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Saad v. Berryhill

United States District Court, D. Connecticut

March 29, 2019

LORILYNN SAAD Plaintiff,
v.
NANCY A. BERRYHILL, ACTING COMMISSIONER OF SOCIAL SECURITY, U.S.A. Defendant.

          MEMORANDUM OF DECISION RE: THE PLAINTIFF'S MOTION TO REVERSE [ECF NO. 28] AND THE DEFENDANT'S MOTION TO AFFIRM [ECF NO. 34]

          KARI A. DOOLEY, UNITED STATES DISTRICT JUDGE.

         The Plaintiff, Lorilynn Saad, (“Saad”) brings this administrative appeal pursuant to 42 U.S.C. § 405(g). She appeals the decision of defendant Nancy A. Berryhill, Acting Commissioner of the Social Security Administration, (the “Commissioner”) denying her application for disability insurance benefits pursuant to Title II of the Social Security Act (the “Act”). Saad moves to reverse the Commissioner's decision based on (1) perceived defects in the Administrative Law Judge's (“ALJ”) analysis at Step 5 of the sequential evaluation process for assessing disability claims, (2) the ALJ's purported failure to develop the administrative record, and (3) the weight the ALJ afforded the opinions of three psychologists in his decision The Commissioner opposes each of these claims of error and moves for an order affirming its decision. For the reasons set forth below, Saad's Motion to Reverse is DENIED and the Commissioner's Motion to Affirm is GRANTED.

         Standard of Review

         It is well-settled that a district court will reverse the decision of the Commissioner only when it is based upon legal error or when it is not supported by substantial evidence in the record. See Beauvoir v. Chater, 104 F.3d 1432, 1433 (2d Cir. 1997); see also 42 U.S.C. § 405(g) (“The findings of the Commissioner of Social Security as to any fact, if supported by substantial evidence, shall be conclusive. . . .”). “Substantial evidence is more than a mere scintilla. It means such relevant evidence as a reasonable mind might accept as adequate to support a conclusion.” Talavera v. Astrue, 697 F.3d 145, 151 (2d Cir. 2012) (internal quotations omitted). The court does not inquire as to whether the record might also support the plaintiff's claims but only whether there is substantial evidence to support the Commissioner's decision. Bonet ex rel. T.B. v. Colvin, 523 Fed.Appx. 58, 59 (2d Cir. 2013). Substantial evidence can support the Commissioner's findings even if there is the potential for drawing more than one conclusion from the record. See Vance v. Berryhill, 860 F.3d 1114, 1120 (8th Cir. 2017). The court can reject the Commissioner's findings of facts “only if a reasonable factfinder would have to conclude otherwise.” Brault v. Social Sec. Admin. 683 F.3d 443, 448 (2d Cir. 2012). Stated simply, “if there is substantial evidence to support the [Commissioner's] determination, it must be upheld.” Selian v. Astrue, 708 F.3d 409, 417 (2d Cir. 2013).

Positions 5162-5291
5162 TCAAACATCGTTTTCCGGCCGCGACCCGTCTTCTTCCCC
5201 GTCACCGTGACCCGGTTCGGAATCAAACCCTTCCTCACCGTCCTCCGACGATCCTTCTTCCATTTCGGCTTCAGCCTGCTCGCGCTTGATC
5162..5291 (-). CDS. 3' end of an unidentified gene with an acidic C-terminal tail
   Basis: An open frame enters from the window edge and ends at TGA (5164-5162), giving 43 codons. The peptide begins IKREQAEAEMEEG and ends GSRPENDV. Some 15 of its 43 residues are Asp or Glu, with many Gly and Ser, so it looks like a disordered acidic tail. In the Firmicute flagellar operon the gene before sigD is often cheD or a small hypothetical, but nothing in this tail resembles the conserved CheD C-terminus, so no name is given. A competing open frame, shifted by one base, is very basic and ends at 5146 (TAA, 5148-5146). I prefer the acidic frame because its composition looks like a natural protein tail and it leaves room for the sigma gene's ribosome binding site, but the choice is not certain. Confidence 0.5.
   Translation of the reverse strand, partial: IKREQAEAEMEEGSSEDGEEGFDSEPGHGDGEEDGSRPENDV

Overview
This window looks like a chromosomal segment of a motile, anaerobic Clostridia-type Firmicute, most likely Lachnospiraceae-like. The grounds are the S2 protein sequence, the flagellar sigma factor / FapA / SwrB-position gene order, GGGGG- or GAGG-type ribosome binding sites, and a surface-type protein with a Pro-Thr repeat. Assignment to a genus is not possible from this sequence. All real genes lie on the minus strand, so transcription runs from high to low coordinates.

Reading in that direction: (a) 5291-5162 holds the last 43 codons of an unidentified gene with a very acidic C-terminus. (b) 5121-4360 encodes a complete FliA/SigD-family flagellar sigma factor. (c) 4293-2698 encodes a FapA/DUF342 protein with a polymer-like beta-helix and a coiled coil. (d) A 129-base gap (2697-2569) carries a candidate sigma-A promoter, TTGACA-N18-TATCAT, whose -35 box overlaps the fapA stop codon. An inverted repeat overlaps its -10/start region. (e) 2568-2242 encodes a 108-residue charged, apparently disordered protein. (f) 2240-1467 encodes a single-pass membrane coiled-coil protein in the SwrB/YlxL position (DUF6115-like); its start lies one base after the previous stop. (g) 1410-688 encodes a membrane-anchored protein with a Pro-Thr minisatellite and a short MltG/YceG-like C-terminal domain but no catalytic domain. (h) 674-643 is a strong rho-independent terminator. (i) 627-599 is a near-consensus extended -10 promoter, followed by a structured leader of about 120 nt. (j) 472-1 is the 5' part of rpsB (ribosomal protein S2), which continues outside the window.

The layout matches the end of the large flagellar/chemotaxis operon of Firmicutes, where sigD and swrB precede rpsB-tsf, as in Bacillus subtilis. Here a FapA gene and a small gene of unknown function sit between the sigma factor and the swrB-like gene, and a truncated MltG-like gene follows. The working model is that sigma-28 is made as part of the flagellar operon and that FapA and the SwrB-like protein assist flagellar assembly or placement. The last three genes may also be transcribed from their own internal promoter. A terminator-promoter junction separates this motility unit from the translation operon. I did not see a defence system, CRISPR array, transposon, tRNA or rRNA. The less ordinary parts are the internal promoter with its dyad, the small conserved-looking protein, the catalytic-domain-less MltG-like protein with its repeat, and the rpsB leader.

Factual and Procedural History

         On March 4, 2013, Saad filed an application for disability insurance benefits pursuant to Title II of the Act, alleging an onset date of January 8, 2012. The claim was denied initially on June 27, 2013 and upon reconsideration on August 30, 2013. Thereafter, a hearing was held before an ALJ on March 24, 2015. On July 23, 2015, the ALJ issued a written decision denying Saad's application.